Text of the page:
Cedar tree blight
Western red cedars (Thuja plicata) are stately trees, important to our Pacific Northwest forests. It does look like yours has may have been infected with a fungus. There are several that affect red cedars, and some infect one year, but don't show signs until the next year when the fungi mature. It would be a good idea to have a certified ISA arborist come out and examine it and give you advice on what it is and how to control it. ISA arborists are trained to observe tree diseases and have access to plant pathology labs to evaluate, culture and diagnose them. This site gives you access to certified arborists near you, https://pnwisa.org/hire-an-arborist/isa-certified-arborist-directory/. There are several in the Portland area, we recommend you talk to at least 3 to find the best one for your situation.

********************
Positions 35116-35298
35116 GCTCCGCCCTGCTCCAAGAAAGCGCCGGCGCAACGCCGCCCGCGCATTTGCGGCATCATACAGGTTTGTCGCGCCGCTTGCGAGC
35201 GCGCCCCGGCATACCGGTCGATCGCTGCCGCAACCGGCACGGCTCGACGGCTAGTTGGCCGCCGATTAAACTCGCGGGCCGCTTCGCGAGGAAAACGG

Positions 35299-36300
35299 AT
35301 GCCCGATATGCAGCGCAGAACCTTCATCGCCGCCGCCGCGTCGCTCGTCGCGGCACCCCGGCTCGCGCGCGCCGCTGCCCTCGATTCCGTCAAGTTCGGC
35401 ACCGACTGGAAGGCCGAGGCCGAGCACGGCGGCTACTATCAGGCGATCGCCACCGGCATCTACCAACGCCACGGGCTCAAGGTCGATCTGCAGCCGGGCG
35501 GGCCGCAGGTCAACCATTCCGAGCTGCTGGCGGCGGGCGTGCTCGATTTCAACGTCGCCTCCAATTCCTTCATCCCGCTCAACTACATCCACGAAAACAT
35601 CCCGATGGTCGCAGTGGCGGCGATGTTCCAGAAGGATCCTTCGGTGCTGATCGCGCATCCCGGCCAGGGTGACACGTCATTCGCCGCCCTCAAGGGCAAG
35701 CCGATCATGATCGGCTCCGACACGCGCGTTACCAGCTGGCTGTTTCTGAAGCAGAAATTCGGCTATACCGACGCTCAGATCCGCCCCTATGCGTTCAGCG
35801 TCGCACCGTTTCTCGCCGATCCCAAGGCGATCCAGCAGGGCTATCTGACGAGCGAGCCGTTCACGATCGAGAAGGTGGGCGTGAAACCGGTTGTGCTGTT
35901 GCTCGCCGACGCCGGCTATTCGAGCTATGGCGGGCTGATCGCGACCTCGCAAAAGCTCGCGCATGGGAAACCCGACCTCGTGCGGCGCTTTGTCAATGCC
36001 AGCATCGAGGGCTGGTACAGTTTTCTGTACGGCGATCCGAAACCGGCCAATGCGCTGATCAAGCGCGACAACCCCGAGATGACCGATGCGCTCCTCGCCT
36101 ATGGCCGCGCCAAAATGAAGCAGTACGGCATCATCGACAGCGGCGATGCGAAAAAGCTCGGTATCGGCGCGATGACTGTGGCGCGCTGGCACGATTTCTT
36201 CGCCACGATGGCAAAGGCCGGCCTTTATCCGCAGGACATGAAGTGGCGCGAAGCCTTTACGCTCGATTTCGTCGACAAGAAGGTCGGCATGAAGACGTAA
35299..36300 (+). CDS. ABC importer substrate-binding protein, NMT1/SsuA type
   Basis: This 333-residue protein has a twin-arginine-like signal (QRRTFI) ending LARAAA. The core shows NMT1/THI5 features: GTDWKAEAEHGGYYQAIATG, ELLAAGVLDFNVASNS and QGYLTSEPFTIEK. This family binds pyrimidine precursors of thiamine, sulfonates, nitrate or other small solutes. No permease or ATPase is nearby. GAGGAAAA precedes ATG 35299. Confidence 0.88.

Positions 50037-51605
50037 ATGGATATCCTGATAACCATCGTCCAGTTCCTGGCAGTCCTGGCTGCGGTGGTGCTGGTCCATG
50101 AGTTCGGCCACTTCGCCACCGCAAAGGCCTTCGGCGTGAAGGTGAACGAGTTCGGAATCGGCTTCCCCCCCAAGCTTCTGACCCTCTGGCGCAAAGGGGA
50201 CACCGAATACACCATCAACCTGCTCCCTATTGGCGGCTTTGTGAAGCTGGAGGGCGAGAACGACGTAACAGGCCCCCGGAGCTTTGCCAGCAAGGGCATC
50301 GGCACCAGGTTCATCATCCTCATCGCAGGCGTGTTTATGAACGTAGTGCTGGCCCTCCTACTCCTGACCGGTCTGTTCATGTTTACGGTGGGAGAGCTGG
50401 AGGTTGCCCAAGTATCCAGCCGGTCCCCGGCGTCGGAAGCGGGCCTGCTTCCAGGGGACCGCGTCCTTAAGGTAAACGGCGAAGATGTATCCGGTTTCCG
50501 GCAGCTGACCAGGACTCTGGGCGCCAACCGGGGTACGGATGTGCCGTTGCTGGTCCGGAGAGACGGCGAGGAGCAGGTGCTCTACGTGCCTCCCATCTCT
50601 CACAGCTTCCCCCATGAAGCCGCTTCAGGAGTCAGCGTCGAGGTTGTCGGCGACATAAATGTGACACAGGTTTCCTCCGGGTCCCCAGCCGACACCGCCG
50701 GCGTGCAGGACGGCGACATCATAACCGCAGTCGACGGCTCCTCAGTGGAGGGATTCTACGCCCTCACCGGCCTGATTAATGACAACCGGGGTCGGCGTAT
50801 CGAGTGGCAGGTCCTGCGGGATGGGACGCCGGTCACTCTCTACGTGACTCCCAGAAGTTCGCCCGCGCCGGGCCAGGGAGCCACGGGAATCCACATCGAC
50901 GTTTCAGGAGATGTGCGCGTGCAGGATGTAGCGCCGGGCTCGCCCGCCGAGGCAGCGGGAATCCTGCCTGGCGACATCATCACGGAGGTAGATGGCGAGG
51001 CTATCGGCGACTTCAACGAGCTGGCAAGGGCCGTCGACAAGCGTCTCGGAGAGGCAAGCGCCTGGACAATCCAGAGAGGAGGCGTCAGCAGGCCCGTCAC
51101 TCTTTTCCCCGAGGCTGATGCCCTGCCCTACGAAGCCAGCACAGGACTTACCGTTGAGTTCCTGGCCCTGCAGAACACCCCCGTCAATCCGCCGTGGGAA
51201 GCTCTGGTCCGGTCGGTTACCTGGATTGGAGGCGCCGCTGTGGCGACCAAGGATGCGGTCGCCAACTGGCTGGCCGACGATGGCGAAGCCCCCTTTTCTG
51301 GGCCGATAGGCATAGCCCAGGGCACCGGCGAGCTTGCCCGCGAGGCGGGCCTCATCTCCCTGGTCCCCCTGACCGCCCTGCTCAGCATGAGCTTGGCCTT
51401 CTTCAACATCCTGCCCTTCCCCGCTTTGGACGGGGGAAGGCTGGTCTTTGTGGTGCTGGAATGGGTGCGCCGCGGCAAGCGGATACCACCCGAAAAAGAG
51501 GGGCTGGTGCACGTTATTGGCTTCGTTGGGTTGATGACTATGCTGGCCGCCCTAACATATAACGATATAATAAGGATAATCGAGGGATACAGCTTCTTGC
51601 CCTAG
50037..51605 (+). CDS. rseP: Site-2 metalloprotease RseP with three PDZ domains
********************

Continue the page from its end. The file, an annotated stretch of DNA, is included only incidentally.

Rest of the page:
Western red cedars are tough trees, but they do require moist well-drained soil. Watering deeply once a week to thoroughly soak the root area is a good place to start. With prolonged periods of hot dry weather, you will need to water more frequently. Mulching around the tree would really help. Mulching with 2-4 inches of wood chips, shredded bark or compost will help retard surface evaporation. It will insulate and moderate soil temperatures, keeping the roots cooler. Mulch keeps down weeds and grasses by depriving them of light. Weeds and grasses compete with the tree for moisture and nutrients. Finally, mulch slowly adds organic matter to the soil as it breaks down. Leave about 6 inches around the trunk free of mulch. Having mulch too close around the trunk can lead to disease. This article has additional information on growing red cedar trees, Western Red Cedar https://plants.usda.gov/plantguide/pdf/cs_thpl.pdf.